Grega free to seek a job
By Susan Smallheer
Staff Writer | December 29,2012
BRATTLEBORO — A judge has loosened the daily telephone reporting requirements for murder suspect John Grega, a move that will allow Grega to seek employment, his attorney said in court Friday.
A motion hearing Friday dealt solely with Grega’s request to cut the number of daily calls he makes to Vermont State Police to once a day, rather than twice. Judge John Wesley granted the motion, while noting that Grega’s $75,000 cash bail remained in place.
Grega’s attorney, Ian Carleton, said the increased flexibility would allow him to seek employment.
Grega is being retried for the aggravated murder of his wife Christine in a West Dover condominium. New testing earlier this year revealed previously unidentified DNA from an unknown man in her body. Grega has maintained his innocence since the 1991 murder in West Dover.
Grega, now 50, is currently a resident of Ronkonkoma, Long Island, New York, and by court order is living with his elderly mother.
Wesley said the biggest incentive for Grega not to flee was the $75,000 cash bail his family had posted to guarantee his appearance in court pending his second trial.
Grega wants to be able to seek employment, Carleton told Wesley, and he also is getting medical attention and physical therapy for recent knee surgery and a heart condition. For him to be back by 5 p.m. every day to his mother’s home is onerous, Carleton said.
Carleton said Grega had not missed calling a single day — unless excused by the court or state’s attorney — since he was released from prison Aug. 21, including the week after Hurricane Sandy struck Long Island, prompting widespread power outages. Grega was able to use a cellphone that week to make his calls, Carleton said.
Grega will have to call state police in Rockingham every day between 6 and 7 a.m.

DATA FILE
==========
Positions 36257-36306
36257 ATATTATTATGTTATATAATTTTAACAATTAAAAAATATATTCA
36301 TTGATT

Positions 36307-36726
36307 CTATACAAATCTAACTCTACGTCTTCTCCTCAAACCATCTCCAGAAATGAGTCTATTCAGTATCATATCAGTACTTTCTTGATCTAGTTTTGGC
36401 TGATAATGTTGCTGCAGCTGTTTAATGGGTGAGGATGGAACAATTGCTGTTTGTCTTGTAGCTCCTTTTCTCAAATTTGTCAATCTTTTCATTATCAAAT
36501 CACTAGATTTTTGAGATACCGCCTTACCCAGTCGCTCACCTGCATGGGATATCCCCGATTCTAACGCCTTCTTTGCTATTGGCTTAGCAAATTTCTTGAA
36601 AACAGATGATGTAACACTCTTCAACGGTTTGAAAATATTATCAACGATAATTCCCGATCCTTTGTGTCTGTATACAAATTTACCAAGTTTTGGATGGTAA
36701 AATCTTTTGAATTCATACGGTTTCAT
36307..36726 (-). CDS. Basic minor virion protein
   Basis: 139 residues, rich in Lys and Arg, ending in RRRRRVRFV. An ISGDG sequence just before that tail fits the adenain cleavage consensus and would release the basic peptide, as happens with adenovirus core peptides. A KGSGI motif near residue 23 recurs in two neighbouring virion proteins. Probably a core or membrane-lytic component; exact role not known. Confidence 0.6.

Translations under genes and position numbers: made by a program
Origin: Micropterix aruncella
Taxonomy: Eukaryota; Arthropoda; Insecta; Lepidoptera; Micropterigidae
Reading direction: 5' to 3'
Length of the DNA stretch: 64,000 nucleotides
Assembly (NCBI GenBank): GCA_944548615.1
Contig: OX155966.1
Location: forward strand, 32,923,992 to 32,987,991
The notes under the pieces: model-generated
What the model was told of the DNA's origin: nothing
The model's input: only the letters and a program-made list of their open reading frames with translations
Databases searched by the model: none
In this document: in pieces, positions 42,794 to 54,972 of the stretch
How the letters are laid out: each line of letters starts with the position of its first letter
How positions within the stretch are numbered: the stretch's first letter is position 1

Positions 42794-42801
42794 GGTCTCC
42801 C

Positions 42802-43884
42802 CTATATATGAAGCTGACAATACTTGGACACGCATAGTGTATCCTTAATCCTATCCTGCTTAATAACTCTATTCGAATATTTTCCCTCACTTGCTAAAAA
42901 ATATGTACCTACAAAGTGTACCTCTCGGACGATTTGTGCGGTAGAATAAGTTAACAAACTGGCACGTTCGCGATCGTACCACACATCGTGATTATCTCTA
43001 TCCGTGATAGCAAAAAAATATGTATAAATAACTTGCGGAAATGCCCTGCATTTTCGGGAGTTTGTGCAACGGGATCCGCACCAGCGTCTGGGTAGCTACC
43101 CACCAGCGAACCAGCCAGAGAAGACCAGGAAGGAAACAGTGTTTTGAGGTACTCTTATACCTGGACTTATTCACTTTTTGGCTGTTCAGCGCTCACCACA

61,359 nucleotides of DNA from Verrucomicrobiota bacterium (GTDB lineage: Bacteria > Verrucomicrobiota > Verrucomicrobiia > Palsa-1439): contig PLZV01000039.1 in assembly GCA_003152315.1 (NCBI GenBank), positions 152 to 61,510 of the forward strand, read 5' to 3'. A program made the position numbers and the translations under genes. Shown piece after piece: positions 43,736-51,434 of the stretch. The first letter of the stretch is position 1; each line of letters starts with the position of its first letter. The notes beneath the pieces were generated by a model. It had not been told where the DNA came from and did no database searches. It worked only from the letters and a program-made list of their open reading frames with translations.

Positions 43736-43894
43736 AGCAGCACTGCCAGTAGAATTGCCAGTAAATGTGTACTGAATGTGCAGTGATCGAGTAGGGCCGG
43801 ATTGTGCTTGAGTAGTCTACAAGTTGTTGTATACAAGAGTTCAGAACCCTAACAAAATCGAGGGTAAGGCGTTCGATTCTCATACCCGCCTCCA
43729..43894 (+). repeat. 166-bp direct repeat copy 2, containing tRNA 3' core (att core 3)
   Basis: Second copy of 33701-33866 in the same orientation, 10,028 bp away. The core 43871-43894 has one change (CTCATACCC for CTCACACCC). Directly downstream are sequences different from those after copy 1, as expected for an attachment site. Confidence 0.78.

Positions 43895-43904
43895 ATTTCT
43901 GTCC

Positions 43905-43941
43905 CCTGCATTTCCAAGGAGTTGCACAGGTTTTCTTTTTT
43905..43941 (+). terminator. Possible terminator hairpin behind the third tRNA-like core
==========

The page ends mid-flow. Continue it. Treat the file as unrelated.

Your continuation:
Windham County State’s Attorney Tracy Shriver said she would be willing to consider changing the reporting requirement, but after Grega got a job.
Wesley disagreed and said cash, not a telephone call, was the biggest incentive.
In addition to the court hearing, motions and counter motions continue to be filed in the case.
The state has never refused to hand over materials about police officer training and policies to the attorney for Grega, Shriver wrote in a court filing dated Friday.
Meanwhile, the town of Dover filed a motion on Wednesday to quash a subpoena issued to its police department by Grega’s attorney, saying the request for the personnel files of its police officers at the time of the 1991 murder were overly broad, “unreasonable and oppressive” and “irrelevant.”
Carleton, Grega’s attorney, is seeking “all policies, procedures, instructions, checklists, forms, memoranda or instructive material” from 1990 to the present.
Shriver’s sharply worded filing was in response to Carleton’s critically worded motion to compel last week. Carleton is a lawyer with the Burlington law firm of Sheehey, Furlong & Behm and has represented Grega for several years. He was key to getting Grega a new trial through work done by the New England Innocence Project.
Dover’s attorney, Colin McNeil of the Burlington law firm of McNeil, Leddy and Sheahan, argued that Carleton had not met the Vermont Supreme Court standard of relevancy in seeking the personnel records.
McNeil said Grega’s attorney was seeking “the production of essentially a library’s worth of materials. This request is therefore extremely broad and compliance would be overly burdensome.”
The materials sought by Carleton include information on a police chief, one sergeant, one investigator, three patrolmen, one part-time officer and a dispatcher/office manager.
The personnel files could include a wide range of information, McNeil said. “Such files may contain anything from commendations and minor rule infractions not dealing with veracity or performance to personal identifying information and medical records,” he wrote.
“These files contain privileged and confidential information,” he added.
McNeil said if the motion to quash the subpoena was denied, it should at least be altered or “more reasonable.” He added the information sought should be more defined and the judge should review confidential information in private so that its relevancy to evidence in the murder case can be assessed.
After Friday’s hearing, Grega said his Christmas — his first not spent in prison for 18 years — had been wonderful, thanks to family and friends.
“It was wonderful; it was nice to be home,” he said. “It was great to be home and great to be with my family and friends.”
Grega said he had knee surgery on his meniscus, and that he had had the surgery before.
No date has been set for Grega’s retrial, but it is expected to last a month, according to court records.